5. verthandi

    verthandi Songster

    May 18, 2007
    Your are asking people that sew what they would do with the sewing machine? [​IMG] There is no such thing as owning too many sewing machines, if you sew. If you think you will ever sew in the future, in my humble opinion...you will never beat one of the older metal machines. Singer still has all the parts available for them and even the instruction books.
  6. country lady

    country lady Songster

    Nov 8, 2008
    NW Tennessee
    I once had a treadle sewing machine and I loved it. The only thing wrong was that mice had gotten into the drawers and the smell was so bad. I sold it at auction about 25 years ago. I paid $15 and got $5. I wish I had it now. It amazes me that the sewing machine came into production in the late 1850s, so long ago.
  7. Scoop

    Scoop Songster

    Jan 16, 2009
    Central PA
    I like the idea of getting it tuned and cleaned and keeping it. When I got my first machine, a treadle machine, I didn't use it for years. Then I decided to get serious about teaching myself to sew. I've made so many clothes, curtains, tablecloths, kids clothes, etc., that I can't believe I didn't start sooner! The teachers in school made it seem so difficult and it really isn't. So I say keep it. Anyone can learn to sew!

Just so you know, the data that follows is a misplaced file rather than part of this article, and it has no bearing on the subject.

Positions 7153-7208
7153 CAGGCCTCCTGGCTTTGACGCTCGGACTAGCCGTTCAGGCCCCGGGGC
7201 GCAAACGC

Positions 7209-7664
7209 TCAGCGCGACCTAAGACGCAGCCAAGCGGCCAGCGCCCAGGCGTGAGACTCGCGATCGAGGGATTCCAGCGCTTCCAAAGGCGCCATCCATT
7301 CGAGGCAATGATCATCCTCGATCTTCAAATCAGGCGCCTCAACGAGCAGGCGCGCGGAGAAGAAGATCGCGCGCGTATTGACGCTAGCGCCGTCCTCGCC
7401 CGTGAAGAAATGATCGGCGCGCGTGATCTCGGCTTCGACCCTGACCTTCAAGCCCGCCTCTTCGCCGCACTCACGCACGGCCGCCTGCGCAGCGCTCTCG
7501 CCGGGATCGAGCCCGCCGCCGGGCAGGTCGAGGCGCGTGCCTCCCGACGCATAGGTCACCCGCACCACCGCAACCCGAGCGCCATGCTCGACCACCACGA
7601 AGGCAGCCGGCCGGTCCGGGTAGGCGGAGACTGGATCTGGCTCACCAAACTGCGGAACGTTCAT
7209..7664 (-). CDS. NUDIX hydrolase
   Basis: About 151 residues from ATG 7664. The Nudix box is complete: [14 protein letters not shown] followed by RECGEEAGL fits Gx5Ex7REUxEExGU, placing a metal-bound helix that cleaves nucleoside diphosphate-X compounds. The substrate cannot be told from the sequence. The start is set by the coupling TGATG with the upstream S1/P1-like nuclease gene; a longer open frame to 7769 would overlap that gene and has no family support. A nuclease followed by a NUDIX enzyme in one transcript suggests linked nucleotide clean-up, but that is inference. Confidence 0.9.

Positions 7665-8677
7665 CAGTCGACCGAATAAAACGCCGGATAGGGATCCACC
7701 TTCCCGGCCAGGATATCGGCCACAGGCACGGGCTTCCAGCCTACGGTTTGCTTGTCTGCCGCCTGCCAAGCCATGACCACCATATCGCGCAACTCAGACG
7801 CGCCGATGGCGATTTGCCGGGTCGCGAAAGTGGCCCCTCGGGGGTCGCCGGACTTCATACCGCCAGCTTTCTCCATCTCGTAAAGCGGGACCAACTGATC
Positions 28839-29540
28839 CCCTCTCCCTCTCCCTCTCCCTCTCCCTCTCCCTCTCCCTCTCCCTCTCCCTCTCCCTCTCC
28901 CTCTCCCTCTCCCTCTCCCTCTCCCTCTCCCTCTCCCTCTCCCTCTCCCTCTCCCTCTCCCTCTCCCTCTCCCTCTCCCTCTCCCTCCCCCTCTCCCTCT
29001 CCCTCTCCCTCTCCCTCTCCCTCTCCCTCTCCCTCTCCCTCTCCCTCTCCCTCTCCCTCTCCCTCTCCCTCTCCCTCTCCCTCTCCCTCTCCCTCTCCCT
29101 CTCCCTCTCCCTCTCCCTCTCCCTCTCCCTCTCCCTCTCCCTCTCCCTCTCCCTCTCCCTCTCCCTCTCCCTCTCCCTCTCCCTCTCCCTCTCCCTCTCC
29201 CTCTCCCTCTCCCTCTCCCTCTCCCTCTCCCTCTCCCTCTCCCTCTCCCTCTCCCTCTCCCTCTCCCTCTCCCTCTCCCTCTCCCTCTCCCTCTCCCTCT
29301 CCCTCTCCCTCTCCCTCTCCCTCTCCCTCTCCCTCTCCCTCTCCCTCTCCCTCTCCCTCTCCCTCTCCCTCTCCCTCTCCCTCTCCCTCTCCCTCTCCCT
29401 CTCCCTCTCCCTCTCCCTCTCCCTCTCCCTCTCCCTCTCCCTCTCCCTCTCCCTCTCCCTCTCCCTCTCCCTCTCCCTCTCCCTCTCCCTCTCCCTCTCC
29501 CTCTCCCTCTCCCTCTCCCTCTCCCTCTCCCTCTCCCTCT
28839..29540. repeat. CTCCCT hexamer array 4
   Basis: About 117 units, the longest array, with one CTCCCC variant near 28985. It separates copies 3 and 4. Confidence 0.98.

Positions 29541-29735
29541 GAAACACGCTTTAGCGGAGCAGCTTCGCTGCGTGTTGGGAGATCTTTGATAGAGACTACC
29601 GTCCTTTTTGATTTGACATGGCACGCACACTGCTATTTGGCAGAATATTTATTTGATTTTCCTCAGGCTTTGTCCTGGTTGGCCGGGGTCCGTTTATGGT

8. valentinebaby

    valentinebaby Songster

    Mar 23, 2009
    Sherman-Denison, TX
    I've gone to a lot of auctions and sewing machines, particularly those in the mid-century (1940's-1980's) don't bring as much as what you'd think. I paid $25 for one that had a beautiful mahogany cabinet and bought it for what was in the drawers - tons of pinking shears, regular good metal scissors and notions - worth more than what the machine would have been. So, I suggest you keep the machine, if for no other reason than for sentimental reasons and the fact you can pass it on someday with a story. In the meantime, try your hand at sewing, but start off simple! You might even be able to check your local fabric stores to see if they have lessons.

    If it doesn't have a manual, you can usually find them online (especially Singer) and print the manual out. Sewing isn't that difficult to learn, but the machine definitely has to be threaded correctly or you'll drive yourself crazy! Good luck!

  9. twister

    twister Songster

    Sep 12, 2009
    Or should I take on the task of disassembling it, getting it running all pretty, and learn to sew?

    that is what I would do.... oh the things you could make! ;-) Sewing is therapy...and once ya get started you will never wanna quit!​
  10. Scoop

    Scoop Songster

    Jan 16, 2009
    Central PA
    I have to agree with Valentinebaby that auctions won't get you big money. There doesn't seem to be an interest in them anymore. I've been to auctions where they don't even sell for $2.00 even with a cabinet!!!!